Shell is preparing to make a major announcement about a sale within part of its Nigerian business of four onshore oil blocks. The particulars of the sales and purchase legalities are now being concluded in preparation for the transfer.
Two blocks are likely to be bought by SPDC, its joint venture in Nigeria. (SPDC is a partnership between Eni, Total, Shell and the UK government.) The buyers are now in the process of providing their funding, according to industry sources currently involved in the deal.
If this stage of the process is successfully completed, the only remaining stage will be to obtain government approval of the deal. At this point, SPDC will be able to make a formal announcement of the sale, and this is expected imminently.
Further updates on the Nembe Creek pipeline progressing in tandem are yet to be released.
The sale of the assets is expected to be worth $2 billion or more, and these are part of a package of disinvestments by Shell over the next two years. The total programme of asset disposals is expected to reach around $9 billion in value. The announcement comes as Ben van Beurden, Shell’s CEO, delivers his commitment on better cost management and focuses operational activity on the best-performing assets and projects.
Shell’s share price dropped on release of the latest news by 23p (at 2376p). Its Nigerian offshore assets are viewed as being prized development grounds. However, the business’s onshore operation has been affected by a series of oil spills, which has damaged the company’s reputation along with its finances, thanks to complex clean-up activities.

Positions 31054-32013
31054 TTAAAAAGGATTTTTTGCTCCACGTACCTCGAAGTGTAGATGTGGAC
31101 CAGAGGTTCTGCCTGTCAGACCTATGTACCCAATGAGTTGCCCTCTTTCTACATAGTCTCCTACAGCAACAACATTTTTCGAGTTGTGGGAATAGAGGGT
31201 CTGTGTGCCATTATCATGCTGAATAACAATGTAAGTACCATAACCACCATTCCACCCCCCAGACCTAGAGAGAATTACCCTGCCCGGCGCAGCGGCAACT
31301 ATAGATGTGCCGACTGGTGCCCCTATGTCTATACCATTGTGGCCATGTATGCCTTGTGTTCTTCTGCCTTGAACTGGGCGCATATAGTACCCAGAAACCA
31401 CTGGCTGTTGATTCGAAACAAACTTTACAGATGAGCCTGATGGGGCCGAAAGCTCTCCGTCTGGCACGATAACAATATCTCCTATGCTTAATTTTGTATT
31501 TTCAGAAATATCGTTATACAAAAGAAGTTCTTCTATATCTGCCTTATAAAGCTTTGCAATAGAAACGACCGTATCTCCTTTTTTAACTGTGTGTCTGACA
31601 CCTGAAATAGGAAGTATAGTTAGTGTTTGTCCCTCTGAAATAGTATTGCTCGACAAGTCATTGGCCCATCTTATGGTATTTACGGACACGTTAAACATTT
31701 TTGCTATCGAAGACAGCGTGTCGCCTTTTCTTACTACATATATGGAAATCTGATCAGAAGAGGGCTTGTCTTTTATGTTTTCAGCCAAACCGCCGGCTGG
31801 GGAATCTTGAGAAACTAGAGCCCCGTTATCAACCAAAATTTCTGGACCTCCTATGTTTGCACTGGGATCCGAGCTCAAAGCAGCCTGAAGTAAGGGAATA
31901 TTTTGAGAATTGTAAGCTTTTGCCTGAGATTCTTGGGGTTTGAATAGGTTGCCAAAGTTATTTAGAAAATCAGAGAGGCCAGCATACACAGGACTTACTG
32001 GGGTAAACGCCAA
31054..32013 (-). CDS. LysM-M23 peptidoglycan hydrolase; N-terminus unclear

These spills are primarily the direct result of thievery, as gangs tap into oil pipelines in a process called ‘bunkering’. Shell has said that it is working to make progress on rapid spill clean-ups and is also on the brink of solving the theft problems. However, critics remain unconvinced on both counts.
The ongoing problems apparently hastened Shell’s decision to divest these oil blocks in Nigeria. A spokesman for SPDC said that the JV had already signed agreements for a number of the oil leases.
Shell has also begun the staff consultation process with employees who are likely to be affected by the sale, but it has stated that it will continue to maintain a ‘significant’ presence in UK gas and oil.
Nigeria’s government is keen to encourage indigenous businesses to increase their ownership on a greater scale, and analysts believe that their local networks and smaller operations would be less likely to attract bunkering issues. A rise in the number of small exploration companies has seen rapid growth in bids, with over one hundred early-stage offers received by Shell earlier this year.
Talveras and Aiteo, both Nigerian oil traders, are believed to have been successful in securing OML 29, the biggest block, seeing off local competitors, Seplat Petroleum, which was listed on the LSE in early 2014.
Glencore, the Swiss commodities giant, also expressed early interest about moving into Nigerian oil, but they later exited the race. Currently, 30pc of the oil blocks are owned by Shell, with SPDC, Eni and Total owning 5pc and 10pc respectively. The majority stake is held by Nigeria’s government.Last updated on 08:53PM - 15/08/14